Tolkien Gateway


Felix Sotomayor - Ost-in-Edhil cropped.jpg
"Ost-in-Edhil" by Felix Sotomayor
General Information
LocationAt the confluence of Sirannon and Glanduin
People and History
InhabitantsElves of Eregion
EventsSack of Eregion
GalleryImages of Ost-in-Edhil
"Deep they delved us, high they builded us, fair they wrought us, but they are gone."
The Fellowship of the Ring, The Ring Goes South[1]

Ost-in-Edhil (S.A. 7501697, existed for c. 947 years) was the capital city of Eregion, a kingdom of Noldor and Sindar in Eriador. It lay where the rivers Sirannon and Glanduin met.

[edit] History

Ost-in-Edhil was founded by Galadriel and Celeborn, before the time they ruled Lothlórien.[2] The Elves began trading with the Dwarves of Khazad-dûm and built a large road to connect the city with the West-gate of the Dwarven kingdom.[3] The Elves of Eregion also traded with the Men of Númenor. After the Númenóreans founded the city of Tharbad to the south of Ost-in-Edhil, Galadriel is recorded meeting with Aldarion before he took up the Sceptre.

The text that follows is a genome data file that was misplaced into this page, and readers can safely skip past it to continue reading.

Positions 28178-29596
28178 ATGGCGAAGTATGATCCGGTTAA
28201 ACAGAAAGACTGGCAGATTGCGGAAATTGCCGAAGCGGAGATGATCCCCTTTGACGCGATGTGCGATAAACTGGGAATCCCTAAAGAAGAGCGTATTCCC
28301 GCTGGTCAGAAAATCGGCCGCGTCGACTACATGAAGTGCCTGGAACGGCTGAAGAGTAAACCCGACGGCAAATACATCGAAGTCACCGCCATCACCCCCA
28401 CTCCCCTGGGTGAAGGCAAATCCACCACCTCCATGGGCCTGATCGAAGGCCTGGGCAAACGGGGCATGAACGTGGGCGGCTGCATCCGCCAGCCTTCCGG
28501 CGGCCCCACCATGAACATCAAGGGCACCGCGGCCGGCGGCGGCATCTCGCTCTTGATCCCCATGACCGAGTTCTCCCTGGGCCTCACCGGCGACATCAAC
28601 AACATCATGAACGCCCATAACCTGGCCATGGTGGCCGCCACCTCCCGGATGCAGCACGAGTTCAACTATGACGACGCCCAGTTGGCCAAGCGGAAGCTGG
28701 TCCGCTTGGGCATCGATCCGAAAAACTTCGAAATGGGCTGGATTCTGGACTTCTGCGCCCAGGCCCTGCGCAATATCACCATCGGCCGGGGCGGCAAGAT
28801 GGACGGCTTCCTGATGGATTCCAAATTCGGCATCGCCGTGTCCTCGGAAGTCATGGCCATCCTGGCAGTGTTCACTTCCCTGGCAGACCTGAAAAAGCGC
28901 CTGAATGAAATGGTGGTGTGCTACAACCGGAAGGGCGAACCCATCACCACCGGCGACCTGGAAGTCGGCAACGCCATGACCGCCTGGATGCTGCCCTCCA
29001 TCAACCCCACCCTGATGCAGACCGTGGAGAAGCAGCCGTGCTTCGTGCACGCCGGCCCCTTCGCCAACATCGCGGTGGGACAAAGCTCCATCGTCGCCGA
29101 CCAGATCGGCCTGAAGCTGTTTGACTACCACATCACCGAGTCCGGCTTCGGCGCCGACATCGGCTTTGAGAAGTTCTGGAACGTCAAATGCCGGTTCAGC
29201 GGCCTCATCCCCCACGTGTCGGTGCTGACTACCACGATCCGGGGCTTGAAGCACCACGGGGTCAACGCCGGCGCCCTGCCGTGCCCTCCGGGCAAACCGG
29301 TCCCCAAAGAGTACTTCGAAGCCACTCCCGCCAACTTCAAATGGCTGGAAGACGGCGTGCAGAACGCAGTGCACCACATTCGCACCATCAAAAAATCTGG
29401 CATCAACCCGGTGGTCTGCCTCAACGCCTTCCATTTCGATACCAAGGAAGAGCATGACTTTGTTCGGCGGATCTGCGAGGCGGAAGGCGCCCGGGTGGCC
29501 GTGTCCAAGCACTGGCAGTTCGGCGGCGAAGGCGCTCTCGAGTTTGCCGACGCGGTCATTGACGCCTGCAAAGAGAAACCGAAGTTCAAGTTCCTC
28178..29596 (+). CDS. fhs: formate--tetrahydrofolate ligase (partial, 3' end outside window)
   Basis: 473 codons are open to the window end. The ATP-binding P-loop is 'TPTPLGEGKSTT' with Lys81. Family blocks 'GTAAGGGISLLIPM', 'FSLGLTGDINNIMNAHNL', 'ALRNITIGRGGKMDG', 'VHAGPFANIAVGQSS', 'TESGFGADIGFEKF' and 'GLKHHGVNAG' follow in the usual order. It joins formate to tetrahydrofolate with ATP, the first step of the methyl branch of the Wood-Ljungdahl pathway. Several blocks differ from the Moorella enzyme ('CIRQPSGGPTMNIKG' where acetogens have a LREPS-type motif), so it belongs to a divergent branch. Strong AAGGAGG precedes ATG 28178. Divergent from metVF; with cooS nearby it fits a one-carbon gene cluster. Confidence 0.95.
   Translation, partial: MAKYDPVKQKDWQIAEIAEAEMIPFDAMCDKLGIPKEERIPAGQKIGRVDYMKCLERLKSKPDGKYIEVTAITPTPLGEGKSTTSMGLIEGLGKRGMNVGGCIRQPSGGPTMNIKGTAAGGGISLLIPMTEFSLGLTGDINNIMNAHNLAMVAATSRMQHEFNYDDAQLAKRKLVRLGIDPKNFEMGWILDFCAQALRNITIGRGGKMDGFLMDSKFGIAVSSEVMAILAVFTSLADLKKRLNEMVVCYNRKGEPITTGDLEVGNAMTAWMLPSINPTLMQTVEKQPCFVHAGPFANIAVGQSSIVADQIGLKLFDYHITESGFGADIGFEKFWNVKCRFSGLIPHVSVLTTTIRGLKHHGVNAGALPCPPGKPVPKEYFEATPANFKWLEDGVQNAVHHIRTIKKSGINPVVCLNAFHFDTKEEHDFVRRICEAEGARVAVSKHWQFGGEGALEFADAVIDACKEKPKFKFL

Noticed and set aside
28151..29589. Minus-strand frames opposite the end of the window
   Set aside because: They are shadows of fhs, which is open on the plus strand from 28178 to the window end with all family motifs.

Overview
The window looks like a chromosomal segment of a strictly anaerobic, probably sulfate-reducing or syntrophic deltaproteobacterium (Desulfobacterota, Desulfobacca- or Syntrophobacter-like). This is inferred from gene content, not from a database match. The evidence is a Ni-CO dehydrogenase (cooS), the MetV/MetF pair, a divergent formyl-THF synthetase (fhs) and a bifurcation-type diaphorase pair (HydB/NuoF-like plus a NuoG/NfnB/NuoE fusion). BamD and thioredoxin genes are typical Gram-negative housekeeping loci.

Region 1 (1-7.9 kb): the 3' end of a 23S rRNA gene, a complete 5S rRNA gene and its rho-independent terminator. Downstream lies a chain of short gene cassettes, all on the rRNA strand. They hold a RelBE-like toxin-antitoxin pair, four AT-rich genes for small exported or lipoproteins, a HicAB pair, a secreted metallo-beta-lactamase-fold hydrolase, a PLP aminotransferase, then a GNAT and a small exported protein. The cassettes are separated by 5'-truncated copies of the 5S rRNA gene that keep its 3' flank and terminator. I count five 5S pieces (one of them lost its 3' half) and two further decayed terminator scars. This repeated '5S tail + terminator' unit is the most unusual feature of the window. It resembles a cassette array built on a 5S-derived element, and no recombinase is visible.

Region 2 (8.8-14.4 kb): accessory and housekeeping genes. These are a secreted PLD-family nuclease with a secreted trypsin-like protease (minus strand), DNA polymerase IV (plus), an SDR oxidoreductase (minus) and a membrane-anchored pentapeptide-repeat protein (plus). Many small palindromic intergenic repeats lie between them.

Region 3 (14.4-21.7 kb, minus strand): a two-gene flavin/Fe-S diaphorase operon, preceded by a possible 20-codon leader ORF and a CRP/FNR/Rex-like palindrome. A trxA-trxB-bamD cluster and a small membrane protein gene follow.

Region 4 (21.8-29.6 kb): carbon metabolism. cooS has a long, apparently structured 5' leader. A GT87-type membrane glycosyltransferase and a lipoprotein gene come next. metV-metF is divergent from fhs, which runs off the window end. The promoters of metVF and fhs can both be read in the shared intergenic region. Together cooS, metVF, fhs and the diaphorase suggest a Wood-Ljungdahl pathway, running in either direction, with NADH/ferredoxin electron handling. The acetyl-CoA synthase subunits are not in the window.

In time the Gwaith-i-Mírdain, a brotherhood of Elven craftsmen, was founded. They were led by Celebrimbor, the greatest smith since Fëanor. Sometime after S.A. 1350 Galadriel left for Lothlórien and Celebrimbor became Lord of Ost-in-Edhil.

In 1200 a mysterious craftsman named Annatar came to the city, offering his considerable talents. For 400 years they learned from him and together forged many Rings of Power. Annatar was, in truth, Sauron, who returned to Mordor to forge the One Ring. In 1695 the Dark Lord returned with an army of Orcs and began the War of the Elves and Sauron. In 1697 Celebrimbor was slain[4] and Ost-in-Edhil was completely destroyed.[2]

Centuries later the Fellowship of the Ring encountered the ruins of Ost-in-Edhil shortly before reaching Moria.[1]

[edit] Etymology

Ost-in-Edhil is Sindarin for "Fortress of the Elves" from ost "fortress" and edhil "elves".[source?]


  1. 1.0 1.1 J.R.R. Tolkien, The Lord of the Rings, The Fellowship of the Ring, "The Ring Goes South"
  2. 2.0 2.1 J.R.R. Tolkien, Christopher Tolkien (ed.), Unfinished Tales, "The History of Galadriel and Celeborn"
  3. J.R.R. Tolkien, Christopher Tolkien (ed.), The Silmarillion, "Of the Rings of Power and the Third Age"
  4. J.R.R. Tolkien, The Lord of the Rings, Appendix B, "The Second Age"